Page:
This article studies the extent of macroeconomic convergence/divergence among euro area countries. The analysis focuses on four variables (unemployment, inflation, relative prices, and the current account), and seeks to uncover the role played by monetary union as a convergence factor by using noneuro developed economies and the pre-European Monetary Union period as control samples.
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Mundell (1961) and Kenen (1969) were among the first to emphasize the importance of those factors in order to determine whether the costs of a currency union (associated to the lack of a country-specific monetary policy) would more than offset the benefits (associated with greater trade and financial integration).
See, for example, Giannone and others (2010) and the references therein for evidence on the role of monetary unification as a potential source of greater synchronization of business cycles.
Excluding these three countries, the regression coefficient becomes negative, although nonstatistically significant at standard levels.
See Alesina and Barro (2002) for a discussion of the role played by currency unions in overcoming the inflationary bias associated with the time inconsistency problem.
A precondition for EMU membership was that inflation could not be higher than 1.5 percentage points the unweighted average of the three EU member states with the lowest inflation rates.
Excluding these two countries form the regression, the convergence parameter becomes negative, although nonstatistically significant at standard levels.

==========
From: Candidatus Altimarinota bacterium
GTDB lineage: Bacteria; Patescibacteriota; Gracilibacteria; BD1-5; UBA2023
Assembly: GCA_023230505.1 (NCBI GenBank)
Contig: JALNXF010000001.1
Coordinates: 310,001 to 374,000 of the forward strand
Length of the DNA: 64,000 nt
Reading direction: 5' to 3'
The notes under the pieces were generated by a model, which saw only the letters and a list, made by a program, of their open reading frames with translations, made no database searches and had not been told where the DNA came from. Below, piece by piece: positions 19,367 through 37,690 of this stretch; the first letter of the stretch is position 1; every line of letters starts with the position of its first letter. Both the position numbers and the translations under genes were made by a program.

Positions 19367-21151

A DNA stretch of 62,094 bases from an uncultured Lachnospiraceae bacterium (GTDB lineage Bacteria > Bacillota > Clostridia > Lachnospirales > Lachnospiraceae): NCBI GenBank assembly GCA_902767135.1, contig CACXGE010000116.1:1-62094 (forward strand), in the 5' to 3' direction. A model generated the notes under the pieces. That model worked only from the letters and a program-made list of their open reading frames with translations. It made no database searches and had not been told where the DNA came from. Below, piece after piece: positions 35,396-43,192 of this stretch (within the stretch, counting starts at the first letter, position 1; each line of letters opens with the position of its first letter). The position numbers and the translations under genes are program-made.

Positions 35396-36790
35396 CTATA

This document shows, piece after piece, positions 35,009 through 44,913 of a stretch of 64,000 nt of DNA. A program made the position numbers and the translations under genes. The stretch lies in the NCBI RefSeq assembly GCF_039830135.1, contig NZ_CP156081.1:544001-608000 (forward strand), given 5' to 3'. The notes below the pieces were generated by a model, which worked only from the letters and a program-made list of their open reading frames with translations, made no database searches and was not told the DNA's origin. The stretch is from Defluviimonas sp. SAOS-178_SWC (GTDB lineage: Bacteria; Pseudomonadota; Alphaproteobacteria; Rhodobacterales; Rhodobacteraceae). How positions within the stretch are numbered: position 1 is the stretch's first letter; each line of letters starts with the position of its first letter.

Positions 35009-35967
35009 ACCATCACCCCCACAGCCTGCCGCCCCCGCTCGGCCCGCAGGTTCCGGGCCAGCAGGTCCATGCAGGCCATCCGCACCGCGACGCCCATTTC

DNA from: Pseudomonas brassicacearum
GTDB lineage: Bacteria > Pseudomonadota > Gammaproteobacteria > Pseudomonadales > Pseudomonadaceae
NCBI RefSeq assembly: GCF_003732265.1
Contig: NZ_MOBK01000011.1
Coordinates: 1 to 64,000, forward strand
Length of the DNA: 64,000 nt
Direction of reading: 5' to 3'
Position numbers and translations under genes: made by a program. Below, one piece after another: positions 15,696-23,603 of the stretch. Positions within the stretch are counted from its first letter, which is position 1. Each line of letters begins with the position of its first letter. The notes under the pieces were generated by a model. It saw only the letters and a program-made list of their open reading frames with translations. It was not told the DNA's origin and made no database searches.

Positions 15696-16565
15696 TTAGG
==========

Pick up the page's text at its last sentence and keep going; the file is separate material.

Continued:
Lane (2006) emphasizes the differential impact on the competitiveness of different euro area countries of changes in the external value of the euro, due to the diversity in the composition of trade partners.
Blanchard (2007) constitutes an early analysis on the different options that an euro area country like Portugal had to recover losses of competitiveness.
Several regulation indices elaborated by the OECD could be used to assess the link between labor market regulation and good market regulations and external imbalances. The Doing Business indicators elaborated by the World Bank can also be used for this purpose. As we discuss below, these aspects constitute key elements of the index elaborated by the World Economic Forum and some of them are assessed to analyze the robustness of our conclusions.
This index was elaborated by Xavier Sala-i-Martin and Elsa Artadi and published by the World Economic Forum, and it expands on two previously considered indices: The Growth Competitiveness Index and Business Competitiveness Index. For more details, see www.en.wikipedia.org/wiki/Global_Competitiveness_Report.
A brief description of the “pillars” is presented in the Appendix.
Alesina, A. and R.J. Barro, 2002, “Currency Unions,” Quarterly Journal of Economics, Vol. 117, No. 2, pp. 409–36.
Allington, N.F.B., P.A. Kattuman, and F.A. Waldmann, 2005, “One Market, One Money, One Price? Price Dispersion in the European Union,” International Journal of Central Banking, Vol. 1, No. 3, pp. 73–116.
Ball, L. and N. Sheridan, 2005, “Does Inflation Targeting Matter?,” in The Inflation Targeting Debate, ed. by Ben Bernanke, and Michael Woodford (Chicago, IL: University of Chicago Press), pp. 249–76.
Blanchard, O., 2007, “Adjustment within the Euro. The Difficult Case of Portugal,” Portuguese Economic Journal, Vol. 6, No. 1, pp. 1–21.
Caselli, F., 2009, “Comments,” in The Euro at Ten: Lessons and Challenges, ed. by B. Mackowiak, F.P. Mongelli, G. Noblet, and F. Smets (Frankfurt: European Central Bank), pp. 58–65.